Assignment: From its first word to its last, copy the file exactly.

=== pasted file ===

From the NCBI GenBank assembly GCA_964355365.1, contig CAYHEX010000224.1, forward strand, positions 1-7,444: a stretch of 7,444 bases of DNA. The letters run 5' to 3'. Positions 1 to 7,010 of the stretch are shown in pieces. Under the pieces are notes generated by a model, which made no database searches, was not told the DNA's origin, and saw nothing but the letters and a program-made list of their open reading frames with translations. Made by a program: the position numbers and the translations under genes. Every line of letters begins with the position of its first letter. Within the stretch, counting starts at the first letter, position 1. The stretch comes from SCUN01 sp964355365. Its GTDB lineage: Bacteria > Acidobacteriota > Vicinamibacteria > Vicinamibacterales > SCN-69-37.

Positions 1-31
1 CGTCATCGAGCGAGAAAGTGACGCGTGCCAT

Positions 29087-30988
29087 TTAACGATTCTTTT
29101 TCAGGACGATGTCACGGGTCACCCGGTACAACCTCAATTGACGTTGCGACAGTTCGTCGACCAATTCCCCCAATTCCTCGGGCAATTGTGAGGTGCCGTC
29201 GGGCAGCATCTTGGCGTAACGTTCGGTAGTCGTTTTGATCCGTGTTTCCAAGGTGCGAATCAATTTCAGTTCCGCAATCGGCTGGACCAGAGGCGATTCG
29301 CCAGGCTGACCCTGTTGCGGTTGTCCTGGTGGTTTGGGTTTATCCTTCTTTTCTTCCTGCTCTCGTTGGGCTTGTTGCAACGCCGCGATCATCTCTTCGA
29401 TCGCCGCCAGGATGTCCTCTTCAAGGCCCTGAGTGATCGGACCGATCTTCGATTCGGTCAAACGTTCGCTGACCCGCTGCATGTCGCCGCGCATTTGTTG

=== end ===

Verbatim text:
From the NCBI GenBank assembly GCA_964355365.1, contig CAYHEX010000224.1, forward strand, positions 1-7,444: a stretch of 7,444 bases of DNA. The letters run 5' to 3'. Positions 1 to 7,010 of the stretch are shown in pieces. Under the pieces are notes generated by a model, which made no database searches, was not told the DNA's origin, and saw nothing but the letters and a program-made list of their open reading frames with translations. Made by a program: the position numbers and the translations under genes. Every line of letters begins with the position of its first letter. Within the stretch, counting starts at the first letter, position 1. The stretch comes from SCUN01 sp964355365. Its GTDB lineage: Bacteria > Acidobacteriota > Vicinamibacteria > Vicinamibacterales > SCN-69-37.

Positions 1-31
1 CGTCATCGAGCGAGAAAGTGACGCGTGCCAT

Positions 29087-30988
29087 TTAACGATTCTTTT
29101 TCAGGACGATGTCACGGGTCACCCGGTACAACCTCAATTGACGTTGCGACAGTTCGTCGACCAATTCCCCCAATTCCTCGGGCAATTGTGAGGTGCCGTC
29201 GGGCAGCATCTTGGCGTAACGTTCGGTAGTCGTTTTGATCCGTGTTTCCAAGGTGCGAATCAATTTCAGTTCCGCAATCGGCTGGACCAGAGGCGATTCG
29301 CCAGGCTGACCCTGTTGCGGTTGTCCTGGTGGTTTGGGTTTATCCTTCTTTTCTTCCTGCTCTCGTTGGGCTTGTTGCAACGCCGCGATCATCTCTTCGA
29401 TCGCCGCCAGGATGTCCTCTTCAAGGCCCTGAGTGATCGGACCGATCTTCGATTCGGTCAAACGTTCGCTGACCCGCTGCATGTCGCCGCGCATTTGTTG